Posted on: 2016-01-06
These were some of the thoughts which occupied Anne, while her fingers were mechanically at work, proceeding for half an hour together, equally without error, and without consciousness. Once she felt that he was looking at herself, observing her altered features, perhaps, trying to trace in them the ruins of the face which had once charmed him; and once she knew that he must have spoken of her: she was hardly aware of it till she heard the answer; but then she was sure of his having asked his partner whether Miss Elliot never danced? The answer was, "Oh! no, never; she has quite given up dancing. She had rather play. She is never tired of playing."
-Persuasion, Chapter 9
As a set ended, suddenly Admiral Croft exclaimed, "Miss Anne, do you not wish to dance this evening?"
Anne could not reply, such was her astonishment. Indeed, the room was silent. Admiral Croft, though, was persistent. "Surely Miss Anne, another lady could play if you desire to dance?"
Anne, still shocked, could only make out, "Admiral, you are too kind," before one of Charles Hayter's brothers asked to dance with her. Henrietta offered to play. Charles Hayter escorted her to the pianoforte and took a seat beside her.
As the dance progressed she tried her best to converse with her partner, but she could feel Captain Wentworth's eyes upon her as he sat upon a nearby sofa.
The set ended and Admiral Croft asked Anne for the next, while Sophy decided to rest. Captain Wentworth, meanwhile, danced with Mary.
Anne and Admiral Croft's set was filled with conversation about the Admiral's travels, greatly encouraged by Anne, whom the Admiral was stunned to find had knowledge of the Navy he would not have expected from a sheltered Baronet's daughter.
As the set ended, Admiral Croft bowed and Anne curtseyed. Louisa cried, "Anne, surely you have enjoyed yourself dancing tonight, but we cannot do without you at the pianoforte."
Once again, the room was silent.
Captain Wentworth suddenly appeared by Anne's side, bowed, and offered his hand. "May I have the next dance?"
Mrs. Musgrove offered to play while Charles Hayter took Henrietta's hand and asked her to dance. Anne, nearly overcome, gave her hand to Captain Wentworth. Louisa, meanwhile, was obliged to rest.
Anne and the Captain danced in silence, but to Anne every touch was filled with more emotion than even the greatest poets could express. He looked at her with an expression she could not place. She was grateful she knew the steps because all she wanted was to take him in and know that he was hers for just this brief time.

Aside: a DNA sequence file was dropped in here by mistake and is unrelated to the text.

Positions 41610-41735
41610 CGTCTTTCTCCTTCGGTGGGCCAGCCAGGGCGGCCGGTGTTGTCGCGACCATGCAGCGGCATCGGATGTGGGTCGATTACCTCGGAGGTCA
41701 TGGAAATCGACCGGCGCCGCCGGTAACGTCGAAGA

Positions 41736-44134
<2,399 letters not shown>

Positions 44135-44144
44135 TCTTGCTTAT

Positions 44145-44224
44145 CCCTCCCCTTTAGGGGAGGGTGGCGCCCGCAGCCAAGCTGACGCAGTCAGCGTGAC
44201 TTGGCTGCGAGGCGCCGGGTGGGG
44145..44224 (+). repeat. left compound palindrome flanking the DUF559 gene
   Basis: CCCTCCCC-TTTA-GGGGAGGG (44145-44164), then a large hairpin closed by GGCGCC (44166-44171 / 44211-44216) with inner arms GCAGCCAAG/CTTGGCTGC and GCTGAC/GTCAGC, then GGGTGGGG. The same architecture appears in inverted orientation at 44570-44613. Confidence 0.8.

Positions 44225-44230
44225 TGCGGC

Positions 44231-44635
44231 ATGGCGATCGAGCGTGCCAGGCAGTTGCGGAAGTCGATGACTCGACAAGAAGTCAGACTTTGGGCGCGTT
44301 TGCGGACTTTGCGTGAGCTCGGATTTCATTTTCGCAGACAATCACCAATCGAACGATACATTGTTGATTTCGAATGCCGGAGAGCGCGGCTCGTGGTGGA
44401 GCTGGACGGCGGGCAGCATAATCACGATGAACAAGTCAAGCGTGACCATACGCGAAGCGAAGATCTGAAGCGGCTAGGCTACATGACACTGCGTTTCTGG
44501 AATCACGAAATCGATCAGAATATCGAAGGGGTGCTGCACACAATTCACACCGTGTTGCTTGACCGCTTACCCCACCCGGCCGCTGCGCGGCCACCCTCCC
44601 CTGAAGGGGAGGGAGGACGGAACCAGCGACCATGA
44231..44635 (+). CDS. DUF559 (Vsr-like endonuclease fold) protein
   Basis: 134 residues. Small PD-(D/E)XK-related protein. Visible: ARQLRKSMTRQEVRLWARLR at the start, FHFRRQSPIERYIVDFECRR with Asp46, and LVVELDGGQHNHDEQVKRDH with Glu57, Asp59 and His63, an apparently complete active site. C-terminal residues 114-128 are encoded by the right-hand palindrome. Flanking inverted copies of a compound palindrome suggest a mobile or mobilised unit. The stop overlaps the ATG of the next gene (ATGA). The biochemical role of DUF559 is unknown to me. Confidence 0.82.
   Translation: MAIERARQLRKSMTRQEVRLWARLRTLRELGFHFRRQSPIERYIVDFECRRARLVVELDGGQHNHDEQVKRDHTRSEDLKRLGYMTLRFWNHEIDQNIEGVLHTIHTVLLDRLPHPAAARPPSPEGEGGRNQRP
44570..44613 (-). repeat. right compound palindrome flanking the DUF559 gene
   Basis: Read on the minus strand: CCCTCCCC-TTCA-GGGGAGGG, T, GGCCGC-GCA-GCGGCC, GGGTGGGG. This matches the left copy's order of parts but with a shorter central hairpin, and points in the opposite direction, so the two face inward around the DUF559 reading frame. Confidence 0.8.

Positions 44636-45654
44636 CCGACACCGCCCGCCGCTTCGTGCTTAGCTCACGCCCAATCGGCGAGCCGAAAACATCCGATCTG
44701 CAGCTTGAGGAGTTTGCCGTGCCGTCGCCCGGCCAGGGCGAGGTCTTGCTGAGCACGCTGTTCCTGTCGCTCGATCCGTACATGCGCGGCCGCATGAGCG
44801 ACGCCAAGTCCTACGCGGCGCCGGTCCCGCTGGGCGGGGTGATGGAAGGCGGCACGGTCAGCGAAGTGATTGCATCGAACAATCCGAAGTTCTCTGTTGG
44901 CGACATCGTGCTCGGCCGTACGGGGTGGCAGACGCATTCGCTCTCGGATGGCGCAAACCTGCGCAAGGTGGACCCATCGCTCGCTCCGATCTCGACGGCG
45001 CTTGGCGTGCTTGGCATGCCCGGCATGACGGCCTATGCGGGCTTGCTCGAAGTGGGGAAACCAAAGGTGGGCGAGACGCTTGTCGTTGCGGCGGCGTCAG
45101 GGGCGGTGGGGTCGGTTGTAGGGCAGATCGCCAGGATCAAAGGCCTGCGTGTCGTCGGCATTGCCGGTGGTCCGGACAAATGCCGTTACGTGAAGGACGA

And then, it was over. The evening was over. The Crofts announced that they should return to Kellynch.
Captain Wentworth thanked the Musgroves for their hospitality, bowed, and was gone.
Soon after, Charles, Mary, and Anne left.
The next day, Captain Wentworth called at Uppercross Cottage to ask about the health of Little Charles. Upon being reassured by Mary that he was healing well, he inquired as to the health of her and her sister after the late evening before.
"We are both well," Mary replied.
"I am glad to hear it. I have a message from the Admiral for Miss Anne."
"I believe she is in the garden if you wish to speak to her."
Anne sat on a bench in the garden, reflecting. Her conflicted mind had kept her up most of the night and was still in the midst of battle even then.
She heard footsteps, and then saw him. Startled, she stood up.
Captain Wentworth stopped, collected himself, and bowed. "Miss Elliot."
He stood, looking at the robin in a nearby tree. Moments passed, feeling like an eternity. Suddenly, he spoke.
"Admiral Croft wished you to know how much he enjoyed your conversation last night. 'Only a Navy wife would know as much as she', he said. All the way to Kellynch he speculated as to how you would know."
Anne could not reply.
Captain Wentworth looked askance. "He did not guess correctly."
Anne gathered up what little courage she had. "I had an excellent instructor."
His head snapped towards her.
Trembling, she continued, "An instructor who entertained the foolish questions of an ignorant girl and answered them without mockery. An instructor who spoke from experience, reflected in his accomplishments."
She paused. "An instructor whose lessons I have missed these past eight years after I broke his heart, and mine."
The air was heavy with silence. He stood still.
She could not bear it.
"I would like to learn again, if he was willing to instruct me."
She sat back down on the bench, head bowed, hands clasped in front of her, shocked at her own forwardness.
His hand covered hers, and she looked at his face as he kneeled before her. "The honor would be mine."